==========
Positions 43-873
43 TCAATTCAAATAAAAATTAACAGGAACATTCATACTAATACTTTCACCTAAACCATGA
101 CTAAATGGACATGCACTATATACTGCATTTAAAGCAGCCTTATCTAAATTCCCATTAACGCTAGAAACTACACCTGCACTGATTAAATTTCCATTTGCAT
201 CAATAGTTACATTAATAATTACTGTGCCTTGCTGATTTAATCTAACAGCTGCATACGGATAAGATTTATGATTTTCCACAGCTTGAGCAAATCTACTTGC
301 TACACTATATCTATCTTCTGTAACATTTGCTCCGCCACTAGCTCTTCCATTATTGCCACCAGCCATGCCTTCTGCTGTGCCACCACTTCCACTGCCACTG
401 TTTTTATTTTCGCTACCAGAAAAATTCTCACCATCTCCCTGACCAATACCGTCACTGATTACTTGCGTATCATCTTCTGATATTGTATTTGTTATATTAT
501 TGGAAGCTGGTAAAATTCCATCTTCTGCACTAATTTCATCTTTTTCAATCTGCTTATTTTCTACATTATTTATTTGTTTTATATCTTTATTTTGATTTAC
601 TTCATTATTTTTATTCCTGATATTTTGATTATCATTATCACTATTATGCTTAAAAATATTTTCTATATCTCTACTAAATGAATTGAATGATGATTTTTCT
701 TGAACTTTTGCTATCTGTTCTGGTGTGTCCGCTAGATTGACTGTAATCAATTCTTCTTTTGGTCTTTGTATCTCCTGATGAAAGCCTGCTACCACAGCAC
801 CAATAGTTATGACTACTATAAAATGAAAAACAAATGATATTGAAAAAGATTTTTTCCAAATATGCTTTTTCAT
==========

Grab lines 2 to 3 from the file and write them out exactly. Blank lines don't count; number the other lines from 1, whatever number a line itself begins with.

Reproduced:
43 TCAATTCAAATAAAAATTAACAGGAACATTCATACTAATACTTTCACCTAAACCATGA
101 CTAAATGGACATGCACTATATACTGCATTTAAAGCAGCCTTATCTAAATTCCCATTAACGCTAGAAACTACACCTGCACTGATTAAATTTCCATTTGCAT